Season of Gratitude
With Thanksgiving around the corner, many of us are taking a moment to be thankful for the good things in our lives. But what if we took the time to think of these things more often? Could it have a positive effect on us? It just might. In fact, some researchers think that having a “gratitude practice”—being grateful for the good things in life—might improve both our physical and emotional well-being.
The Health Benefits of Gratitude
Studies have shown that gratitude increases happiness and decreases depression. Some other benefits of gratitude include:
Reduced stress. Being grateful can help reduce stress by lowering the levels of stress hormones like cortisol in your body.
Improved physical health. Grateful people report feeling healthier than other people. They are also more likely to exercise, see their doctor regularly, and eat better, and are less likely to smoke or drink too much. Researchers at the University of California San Diego found that keeping a gratitude journal was linked to fewer signs of heart disease.
Better sleep. One study reported that people who wrote in a gratitude journal before bed slept longer and better than those who didn’t.
Improved self-esteem. Too often, we compare ourselves and our lives to what others show us on social media—and we feel like we aren’t “good enough”. Feeling grateful for what you have can help break that pattern.
Better relationships. A National Institute of Mental Health study showed that couples who expressed gratitude to each other felt happier in their relationships, and were more likely to still be together at the end of the study.
How do I Create a Gratitude Practice?
Gratitude isn’t about ignoring the bad things in life, it’s about noticing the good things. So the first step in creating a gratitude practice is paying attention to those good things. These don’t have to be big—maybe it’s the smell of fall leaves, an easy commute into work, or the friend who was there when you really needed to talk. Any of these are things to be grateful for, and you probably can think of a lot more.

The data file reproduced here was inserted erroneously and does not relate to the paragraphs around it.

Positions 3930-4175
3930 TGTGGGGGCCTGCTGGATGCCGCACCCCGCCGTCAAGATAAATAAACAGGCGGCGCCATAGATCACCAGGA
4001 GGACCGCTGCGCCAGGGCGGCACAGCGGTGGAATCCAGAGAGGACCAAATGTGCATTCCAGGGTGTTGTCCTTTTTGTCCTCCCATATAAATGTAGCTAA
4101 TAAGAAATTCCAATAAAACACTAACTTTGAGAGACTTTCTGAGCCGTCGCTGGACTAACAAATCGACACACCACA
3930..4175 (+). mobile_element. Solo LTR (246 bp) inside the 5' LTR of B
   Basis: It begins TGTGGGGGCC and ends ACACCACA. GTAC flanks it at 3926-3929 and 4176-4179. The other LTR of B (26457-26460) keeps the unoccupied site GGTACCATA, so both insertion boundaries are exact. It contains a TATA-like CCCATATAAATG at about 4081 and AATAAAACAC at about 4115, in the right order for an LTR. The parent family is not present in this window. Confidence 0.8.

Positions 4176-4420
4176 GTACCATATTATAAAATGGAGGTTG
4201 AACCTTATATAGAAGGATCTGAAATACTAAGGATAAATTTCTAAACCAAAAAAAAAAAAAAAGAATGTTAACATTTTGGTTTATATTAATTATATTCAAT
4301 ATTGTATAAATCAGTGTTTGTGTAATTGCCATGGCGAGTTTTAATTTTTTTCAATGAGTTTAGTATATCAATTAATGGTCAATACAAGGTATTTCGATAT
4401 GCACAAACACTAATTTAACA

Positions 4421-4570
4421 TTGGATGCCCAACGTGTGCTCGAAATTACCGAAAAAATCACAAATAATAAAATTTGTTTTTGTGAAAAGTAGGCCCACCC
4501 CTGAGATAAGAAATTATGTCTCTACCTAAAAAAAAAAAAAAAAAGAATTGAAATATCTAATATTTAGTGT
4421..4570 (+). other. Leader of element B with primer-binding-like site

When you have noticed some things you’re grateful for, take a moment to enjoy them. Enjoy the positive feelings that come up when you think of them. That’s a gratitude practice! For some people, gratitude practices increase their positive emotions and help them better cope with stress. Here are some other suggestions for ways to be grateful every day:
Journal. Write down some things you’re grateful for—remember, they don’t have to be big!
Be aware now. Try to notice positive moments when they’re happening.
Relive the good times. Relive positive moments later by thinking about them or sharing them with others.
Write to someone. Write a letter to someone you feel thankful toward. You don’t have to send it.
Make a visit. Tell someone you’re grateful for them in person.
Gratitude practices aren’t for everyone, and developing one won’t make all your stresses instantly disappear. But for many people, it can have a positive impact by boosting mood and creating hope. And maybe that’s worth a few minutes of your time.
Written by Cindy Maxim
This information is not intended as a substitute for professional medical care. Please always follow your healthcare provider's instructions. Programs and services are subject to change. Managed Health Network, LLC (MHN) is a subsidiary of Health Net, LLC. The MHN companies include Managed Health Network and MHN Services, LLC. Health Net and Managed Health Network are registered service marks of Health Net, LLC or its affiliates. All rights reserved.